For a book that is a thoughtful rumination on a fraught relationship, it is surprisingly adventure-filled with a dramatic variety of locations. While visiting his brother who owns a sugar plantation in Barbados in 1830, Titch asks to use the help of an 11-year-old slave with his work to create a hot air balloon. It is the connection of Titch and George Washington Black that illustrates the effects of privilege even when the privileged man is working hard at his own peril to rescue Wash and on a bigger scale to aid abolitionists.
The story is told by Wash as an adult in a period-appropriate voice looking back on such adventures as escaping certain death with Titch in the first flight of the hot air balloon, which occurs during a storm, and landing them miraculously on a ship. Over the course of the next eight years he finds himself in Virginia, the frozen northland in Nova Scotia, London, Amsterdam and Morocco. Titch left Wash in Nova Scotia and Wash matured and prospered enough to be able to search for Titch years later. When he finds him, he has curiosity and anger at Titch for abandoning him. Storms turn up in the story: in the escape in the balloon, in Nova Scotia when Titch disappears into a snowstorm, and a sandstorm hits in Morocco after Wash finds Titch.
The talk between the two men when they meet again is the heart of the book. In answer to Wash’s questions about why Titch chose him, he said originally it was his size as he needed ballast for the balloon. Then he learned that Wash was exceptional and could help with complex equations; he called him a rare person. Wash says, “Not so rare that I could not be abandoned. Not be replaced.” And then “And so you took in a young black boy, and you educated him as if he were an English boy. For his benefit, though? Or so that you might write about it?” He said he was taken in to help in Titch’s political cause and his experiments but that he abandoned him in the end. And he said, “You were more concerned that slavery should be a moral stain upon white men than by the actual damage it wreaks on black men. Even as I spoke these words, I could hear what a false picture they painted, and also how they were painfully true.”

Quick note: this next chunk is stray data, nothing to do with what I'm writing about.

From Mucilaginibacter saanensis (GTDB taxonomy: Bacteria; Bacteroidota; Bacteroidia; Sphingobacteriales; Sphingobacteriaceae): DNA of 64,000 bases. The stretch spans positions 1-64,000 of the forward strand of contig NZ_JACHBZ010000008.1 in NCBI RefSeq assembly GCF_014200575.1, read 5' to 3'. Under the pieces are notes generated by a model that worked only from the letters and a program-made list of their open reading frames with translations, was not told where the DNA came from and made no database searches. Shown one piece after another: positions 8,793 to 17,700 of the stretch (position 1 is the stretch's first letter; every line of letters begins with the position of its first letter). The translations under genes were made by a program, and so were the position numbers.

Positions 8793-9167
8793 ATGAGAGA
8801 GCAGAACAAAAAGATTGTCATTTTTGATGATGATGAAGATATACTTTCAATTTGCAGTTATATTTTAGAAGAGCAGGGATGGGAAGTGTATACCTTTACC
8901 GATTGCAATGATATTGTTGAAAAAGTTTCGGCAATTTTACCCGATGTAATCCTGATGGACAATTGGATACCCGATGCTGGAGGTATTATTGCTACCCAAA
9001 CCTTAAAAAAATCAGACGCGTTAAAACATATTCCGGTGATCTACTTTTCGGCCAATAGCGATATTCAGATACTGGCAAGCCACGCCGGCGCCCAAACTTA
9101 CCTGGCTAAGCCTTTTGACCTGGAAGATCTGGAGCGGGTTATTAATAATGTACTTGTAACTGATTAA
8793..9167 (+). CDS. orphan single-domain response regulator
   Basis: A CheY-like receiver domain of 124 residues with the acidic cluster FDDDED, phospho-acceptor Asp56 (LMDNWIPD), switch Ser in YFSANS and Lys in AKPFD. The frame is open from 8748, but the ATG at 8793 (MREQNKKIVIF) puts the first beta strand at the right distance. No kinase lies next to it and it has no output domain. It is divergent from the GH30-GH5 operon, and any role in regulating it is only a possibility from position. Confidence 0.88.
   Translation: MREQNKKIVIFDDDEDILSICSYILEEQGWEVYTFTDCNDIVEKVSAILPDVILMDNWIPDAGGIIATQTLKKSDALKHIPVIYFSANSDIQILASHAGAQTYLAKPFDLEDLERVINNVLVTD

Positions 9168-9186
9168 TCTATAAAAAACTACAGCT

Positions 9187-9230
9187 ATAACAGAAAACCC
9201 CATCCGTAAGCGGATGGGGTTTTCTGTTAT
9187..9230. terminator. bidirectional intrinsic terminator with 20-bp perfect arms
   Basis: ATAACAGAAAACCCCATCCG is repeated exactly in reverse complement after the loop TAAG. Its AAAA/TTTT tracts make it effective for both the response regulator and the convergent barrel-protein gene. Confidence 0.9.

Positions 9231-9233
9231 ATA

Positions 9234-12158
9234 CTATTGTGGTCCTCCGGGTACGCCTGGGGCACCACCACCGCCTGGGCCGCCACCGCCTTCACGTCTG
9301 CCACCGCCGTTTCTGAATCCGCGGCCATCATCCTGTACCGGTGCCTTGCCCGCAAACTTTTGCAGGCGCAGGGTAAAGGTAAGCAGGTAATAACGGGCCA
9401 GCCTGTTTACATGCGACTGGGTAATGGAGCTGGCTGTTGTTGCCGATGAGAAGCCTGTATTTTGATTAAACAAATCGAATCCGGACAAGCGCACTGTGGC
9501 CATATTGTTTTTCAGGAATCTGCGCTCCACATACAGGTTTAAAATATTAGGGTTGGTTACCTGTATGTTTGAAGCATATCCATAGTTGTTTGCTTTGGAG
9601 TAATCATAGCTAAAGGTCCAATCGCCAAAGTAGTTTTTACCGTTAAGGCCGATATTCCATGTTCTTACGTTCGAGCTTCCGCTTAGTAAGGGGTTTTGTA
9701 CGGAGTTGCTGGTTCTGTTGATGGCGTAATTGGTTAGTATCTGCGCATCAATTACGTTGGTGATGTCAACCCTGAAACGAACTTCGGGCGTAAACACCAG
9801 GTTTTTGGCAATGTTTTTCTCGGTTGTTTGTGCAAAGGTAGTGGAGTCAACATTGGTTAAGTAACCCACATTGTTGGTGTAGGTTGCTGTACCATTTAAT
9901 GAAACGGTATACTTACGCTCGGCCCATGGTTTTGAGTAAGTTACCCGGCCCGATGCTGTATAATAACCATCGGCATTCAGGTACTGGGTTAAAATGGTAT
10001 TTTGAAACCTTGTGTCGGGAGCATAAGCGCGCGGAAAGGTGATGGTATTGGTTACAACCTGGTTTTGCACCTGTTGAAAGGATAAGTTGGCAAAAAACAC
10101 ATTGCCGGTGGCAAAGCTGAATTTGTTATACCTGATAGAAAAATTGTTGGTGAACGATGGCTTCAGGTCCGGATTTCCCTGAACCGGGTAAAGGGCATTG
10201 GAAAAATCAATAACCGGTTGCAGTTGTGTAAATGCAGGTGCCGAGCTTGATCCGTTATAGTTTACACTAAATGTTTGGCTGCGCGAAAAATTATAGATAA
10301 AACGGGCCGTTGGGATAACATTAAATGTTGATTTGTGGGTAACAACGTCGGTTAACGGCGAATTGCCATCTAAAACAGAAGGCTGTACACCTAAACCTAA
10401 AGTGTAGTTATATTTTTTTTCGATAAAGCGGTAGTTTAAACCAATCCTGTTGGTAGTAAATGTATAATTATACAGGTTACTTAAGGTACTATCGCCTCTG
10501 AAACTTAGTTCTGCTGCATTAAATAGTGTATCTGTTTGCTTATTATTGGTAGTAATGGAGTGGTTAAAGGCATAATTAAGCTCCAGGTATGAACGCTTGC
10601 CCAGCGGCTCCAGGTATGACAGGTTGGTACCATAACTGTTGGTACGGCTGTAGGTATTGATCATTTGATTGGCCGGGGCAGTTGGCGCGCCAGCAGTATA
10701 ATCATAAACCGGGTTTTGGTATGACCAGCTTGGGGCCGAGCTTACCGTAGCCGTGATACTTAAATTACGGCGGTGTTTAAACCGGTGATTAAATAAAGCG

The variety of locations and the descriptions of the scientific undertakings by the characters is impressive. Wash’s great life work was to create a means to display living sea creatures for the public. He worked with G.M. Goff, a celebrated marine zoologist. Because Wash was a black man (and not a well-known marine zoologist) the credit for this accomplishment was going to Goff. I learned from our friends at Wikipedia that the term “aquarium” was coined by a man named Philip Henry Gosse and that he created and stocked the first aquarium at the London Zoo in 1853.
One last note: one of the characters tells about being on an expedition on the Deliverance to Tahiti to observe the Transit of Venus. In fact the transit was observed in 1769 in Tahiti on the ship Endeavour, commanded by Captain Cook and recorded by a Swedish naturalist named Daniel Solander. A character named Robert Solander plays a minor role in Wash’s efforts to find Titch.
Esi Edugyan, Washington Black, Alfred A. Knopf, 2018, 333 pages (I read the Kindle version). Available at the UVa and public libraries, and from Amazon.